ABOVE PHOTO: David Benioff, left, and D.B. Weiss accept the award for outstanding writing for a drama series for “Game Of Thrones” at the 67th Primetime Emmy Awards in Los Angeles. HBO’s announcement, Wednesday, July 19, 2017, that Benioff and Weiss will follow “Game of Thrones” with an HBO series in which slavery remains legal in the modern-day South drew fire on social media from those who fear that a pair of white producers are unfit to tell that story and that telling it will glorify racism. The series, “Confederate,” will take place in an alternate timeline where the southern states have successfully seceded from the Union and formed a nation in which legalized slavery has evolved into a modern institution. (Photo by Chris Pizzello/Invision/AP, File)
By Lynn Elber
LOS ANGELES — A social media campaign to derail HBO’s planned modern-day Southern slavery drama quickly caught fire, prompting the cable channel to ask detractors to withhold judgment until they see “Confederate.”
The campaign, with “Oscars SoWhite” activist April Reign among its organizers, asked people to tweet to HBO with the hashtag “NoConfederate” during Sunday’s broadcast of the channel’s “Game of Thrones.”
“Game of Thrones” is produced by David Benioff and D.B. Weiss, who are developing the recently announced “Confederate.” The pair, who are White, will work on “Confederate” with husband-and-wife Malcolm Spellman (“Empire”) and Nichelle Tramble Spellman (“The Good Wife”), who are Black writer-producers.
Reign tweeted Sunday night that #NoConfederate rapidly shot to the top ranks of Twitter both nationally and internationally. It didn’t take long for HBO to respond to the campaign that amplified earlier criticism of the project.
“We have great respect for the dialogue and concern being expressed around ‘Confederate,’” the channel said in a statement. “We have faith that Nichelle, Dan, David and Malcolm will approach the subject with care and sensitivity. The project is currently in its infancy so we hope that people will reserve judgment until there is something to see.”
In announcing “Confederate” earlier this month, HBO described the story as following “a broad swath of characters on both sides of the Mason-Dixon Demilitarized Zone,” including freedom fighters, politicians, abolitionists and executives of a slave-holding conglomerate.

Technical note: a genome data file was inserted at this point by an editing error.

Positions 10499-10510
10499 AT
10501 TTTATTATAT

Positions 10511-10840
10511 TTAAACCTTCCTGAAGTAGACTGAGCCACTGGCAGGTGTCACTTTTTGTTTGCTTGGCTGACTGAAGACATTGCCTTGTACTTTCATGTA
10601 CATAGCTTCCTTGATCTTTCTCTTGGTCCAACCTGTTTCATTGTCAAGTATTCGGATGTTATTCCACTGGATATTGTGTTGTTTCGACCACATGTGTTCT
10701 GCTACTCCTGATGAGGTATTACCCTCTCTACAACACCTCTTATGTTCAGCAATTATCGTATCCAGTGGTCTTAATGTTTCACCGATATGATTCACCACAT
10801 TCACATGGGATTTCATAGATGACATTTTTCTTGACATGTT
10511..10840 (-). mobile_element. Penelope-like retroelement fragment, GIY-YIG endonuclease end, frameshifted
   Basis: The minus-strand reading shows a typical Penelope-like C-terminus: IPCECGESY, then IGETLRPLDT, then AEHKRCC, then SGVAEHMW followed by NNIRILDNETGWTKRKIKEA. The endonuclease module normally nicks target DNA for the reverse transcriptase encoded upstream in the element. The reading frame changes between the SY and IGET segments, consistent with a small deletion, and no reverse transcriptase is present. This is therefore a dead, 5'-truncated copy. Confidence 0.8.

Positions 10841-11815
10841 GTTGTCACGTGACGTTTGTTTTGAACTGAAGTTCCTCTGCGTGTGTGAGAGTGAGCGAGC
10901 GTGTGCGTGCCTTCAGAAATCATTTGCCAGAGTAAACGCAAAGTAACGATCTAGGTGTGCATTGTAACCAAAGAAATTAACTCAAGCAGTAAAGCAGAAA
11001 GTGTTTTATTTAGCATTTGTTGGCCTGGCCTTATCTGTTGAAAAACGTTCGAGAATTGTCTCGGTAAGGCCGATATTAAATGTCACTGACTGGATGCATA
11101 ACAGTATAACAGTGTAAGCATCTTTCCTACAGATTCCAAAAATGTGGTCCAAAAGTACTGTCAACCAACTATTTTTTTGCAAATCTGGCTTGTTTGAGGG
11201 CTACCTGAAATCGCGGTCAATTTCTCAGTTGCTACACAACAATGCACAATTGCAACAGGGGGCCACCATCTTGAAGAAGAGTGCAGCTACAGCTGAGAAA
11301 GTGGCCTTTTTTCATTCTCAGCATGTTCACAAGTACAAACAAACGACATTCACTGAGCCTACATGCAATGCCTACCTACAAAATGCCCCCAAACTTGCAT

A backlash quickly followed, including from writer Roxane Gay (“Hunger,” ‘’Difficult Women”). Her July 25 opinion piece for “The New York Times” carried the headline, “I Don’t Want to Watch Slavery Fan Fiction.”
“It is curious that time and again, when people create alternate histories, they are largely replicating a history we already know, and intimately,” Gay wrote. “They are replicating histories where whiteness thrives and people of color remain oppressed.”
Last week, HBO programming president Casey Bloys acknowledged missteps in how it announced the drama series but defended its value.
“File this under, ‘hindsight is 20-20,’” Bloys told a TV critics’ group. HBO was misguided in putting out a press release instead of having the producers explain the idea more fully in media interviews, he said.
The show won’t be “whips and plantations,” Bloys said, but will draw a line between America today and its past as it tries to advance the discussion on race relations. The more producers can weigh in about why the project is important, the more it will make sense, Bloys said.
But an interview the show’s creative team gave after the initial outcry failed to stem the #NoConfederate campaign. In comments to the website Vulture, Nichelle Tramble Spellman said that the drama isn’t going to be “the big ‘Gone With the Wind’ mansion.”
“Confederate” isn’t expected to start production for at least a year, Bloys has said, noting that Benioff and Weiss are working on the final season of “Game of Thrones,” with the premiere date yet to be settled. The fantasy drama’s seventh and penultimate season just began showing.
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